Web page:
Willis, J.

1981-01-01

351

Tissue Engineering  

Microsoft Academic Search

The loss or failure of an organ or tissue is one of the most frequent, devastating, and costly problems in human health care. A new field, tissue engineering, applies the principles of biology and engineering to the development of functional substitutes for damaged tissue. This article discusses the foundations and challenges of this interdisciplinary field and its attempts to provide

Robert Langer; Joseph P. Vacanti

1993-01-01

352

Hepcidin Regulates Cellular Iron Efflux by Binding to Ferroportin and Inducing Its Internalization  

Microsoft Academic Search

Hepcidin is a peptide hormone secreted by the liver in response to iron loading and inflammation. Decreased hepcidin leads to tissue iron overload, whereas hepcidin overproduction leads to hypoferremia and the anemia of inflammation. Ferroportin is an iron exporter present on the surface of absorptive enterocytes, macrophages, hepatocytes, and placental cells. Here we report that hepcidin bound to ferroportin in

Elizabeta Nemeth; Marie S. Tuttle; Julie Powelson; Michael B. Vaughn; Adriana Donovan; Diane McVey Ward; Tomas Ganz; Jerry Kaplan

2004-01-01

353

Effects of Iron Limitation on Adherence and Cell Surface Carbohydrates of Corynebacterium diphtheriae Strains  

Microsoft Academic Search

Iron limitation may cause bacterial pathogens to grow more slowly; however, it may also stimulate these microorganisms to produce greater tissue damage, given that many virulence factors are controlled by the iron supply in the environment. The present study investigated the influence of low iron availability on the expression of proteins and surface sugar residues of two toxigenic strains of

Lílian de Oliveira Moreira; A. F. B. Andrade; M. D. Vale; S. M. S. Souza; R. Hirata; L. M. O. B. Asad; N. R. Asad; L. H. Monteiro-Leal; J. O. Previato; A. L. Mattos-Guaraldi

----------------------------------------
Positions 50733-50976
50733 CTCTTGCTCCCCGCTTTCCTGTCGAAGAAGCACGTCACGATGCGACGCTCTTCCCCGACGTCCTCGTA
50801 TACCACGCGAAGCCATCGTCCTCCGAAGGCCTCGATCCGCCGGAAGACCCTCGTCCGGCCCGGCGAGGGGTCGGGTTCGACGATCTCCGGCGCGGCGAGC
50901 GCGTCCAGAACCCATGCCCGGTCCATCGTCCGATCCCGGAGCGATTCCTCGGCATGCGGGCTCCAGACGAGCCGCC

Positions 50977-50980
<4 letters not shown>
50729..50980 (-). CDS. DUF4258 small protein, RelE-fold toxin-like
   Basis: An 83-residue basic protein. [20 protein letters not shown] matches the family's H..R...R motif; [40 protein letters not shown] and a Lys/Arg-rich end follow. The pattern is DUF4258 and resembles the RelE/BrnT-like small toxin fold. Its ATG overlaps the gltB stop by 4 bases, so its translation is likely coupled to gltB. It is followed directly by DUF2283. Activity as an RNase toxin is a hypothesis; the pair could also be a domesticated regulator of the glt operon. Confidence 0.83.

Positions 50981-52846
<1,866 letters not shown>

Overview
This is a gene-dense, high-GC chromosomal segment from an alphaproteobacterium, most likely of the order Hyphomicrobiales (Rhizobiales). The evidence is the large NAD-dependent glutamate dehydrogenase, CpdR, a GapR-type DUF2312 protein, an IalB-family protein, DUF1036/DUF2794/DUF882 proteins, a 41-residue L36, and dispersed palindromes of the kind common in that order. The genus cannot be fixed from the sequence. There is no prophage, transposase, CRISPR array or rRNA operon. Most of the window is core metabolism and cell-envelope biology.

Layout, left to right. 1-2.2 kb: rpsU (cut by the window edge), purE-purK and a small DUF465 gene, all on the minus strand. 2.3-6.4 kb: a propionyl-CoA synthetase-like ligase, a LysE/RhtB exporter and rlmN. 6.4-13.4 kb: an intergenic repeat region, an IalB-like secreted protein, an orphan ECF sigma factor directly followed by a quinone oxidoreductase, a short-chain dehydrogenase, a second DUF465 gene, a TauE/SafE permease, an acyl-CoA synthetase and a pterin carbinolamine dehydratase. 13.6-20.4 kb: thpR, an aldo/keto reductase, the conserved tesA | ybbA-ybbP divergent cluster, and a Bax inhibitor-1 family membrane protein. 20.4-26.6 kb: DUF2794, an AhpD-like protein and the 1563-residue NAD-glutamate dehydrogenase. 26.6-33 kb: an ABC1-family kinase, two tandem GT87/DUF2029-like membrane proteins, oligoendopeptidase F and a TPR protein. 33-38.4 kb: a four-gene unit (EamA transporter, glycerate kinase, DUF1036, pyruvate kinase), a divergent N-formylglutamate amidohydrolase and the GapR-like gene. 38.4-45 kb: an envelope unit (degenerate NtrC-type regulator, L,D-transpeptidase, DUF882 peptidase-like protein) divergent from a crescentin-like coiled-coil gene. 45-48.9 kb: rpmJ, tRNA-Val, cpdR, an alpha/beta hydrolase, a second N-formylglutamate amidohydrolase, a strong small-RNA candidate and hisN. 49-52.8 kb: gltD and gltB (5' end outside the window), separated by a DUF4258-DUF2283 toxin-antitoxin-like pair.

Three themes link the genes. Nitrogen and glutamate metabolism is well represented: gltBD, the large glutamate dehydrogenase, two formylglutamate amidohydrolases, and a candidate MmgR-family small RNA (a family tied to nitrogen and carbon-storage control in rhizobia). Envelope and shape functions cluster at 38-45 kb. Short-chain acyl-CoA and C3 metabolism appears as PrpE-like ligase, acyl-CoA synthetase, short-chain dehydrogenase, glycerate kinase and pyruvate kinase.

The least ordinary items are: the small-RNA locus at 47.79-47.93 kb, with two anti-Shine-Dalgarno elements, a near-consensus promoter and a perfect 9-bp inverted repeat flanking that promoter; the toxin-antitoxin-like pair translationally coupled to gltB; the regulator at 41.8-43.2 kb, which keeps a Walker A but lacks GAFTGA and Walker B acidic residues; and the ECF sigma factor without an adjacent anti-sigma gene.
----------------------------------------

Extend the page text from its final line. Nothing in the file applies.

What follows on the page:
2003-01-01

354

Evidence for cytochrome P-450 as a source of catalytic iron in myoglobinuric acute renal failure  

Microsoft Academic Search

Evidence for cytochrome P-450 as a source of catalytic iron in myoglobinuric acute renal failure. Iron has been implicated to play an important role in several models of tissue injury, including myoglobinuric acute renal failure. In this model, myoglobin released from the injured muscle is generally accepted as a source of iron. In the present study we measured the bleomycin-detectable

Radhakrishna Baliga; Zhiwei Zhang; Mithra Baliga; Sudhir V Shah

1996-01-01

355

Serum transferrin receptor for the detection of iron deficiency in pregnancy13  

Microsoft Academic Search

Measurements of circulating transferrin re- ceptor provide a sensitive quantitative index of tissue iron de- ficiency in otherwise healthy subjects. This investigation was undertaken to examine the diagnostic utility of this new iron index in pregnancy. A battery of iron-related measurements, including serum transfemn receptor concentrations, was per- formed on 176 women in third-trimester pregnancy who were attending a university

Marisa T Carriaga; Barry S Skikne; Brent Finley; Bonnie Cutler; James D Cook

356

Experimental detection of iron overload in liver through neutron stimulated emission spectroscopy  

Microsoft Academic Search

Iron overload disorders have been the focus of several quantification studies involving non-invasive imaging modalities. Neutron spectroscopic techniques have demonstrated great potential in detecting iron concentrations within biological tissue. We are developing a neutron spectroscopic technique called neutron stimulated emission computed tomography (NSECT), which has the potential to diagnose iron overload in the liver at clinically acceptable patient dose levels

A J Kapadia; G D Tourassi; A C Sharma; A S Crowell; M R Kiser; C R Howell

2008-01-01

357

A probable risk factor of female breast cancer: study on benign and malignant breast tissue samples.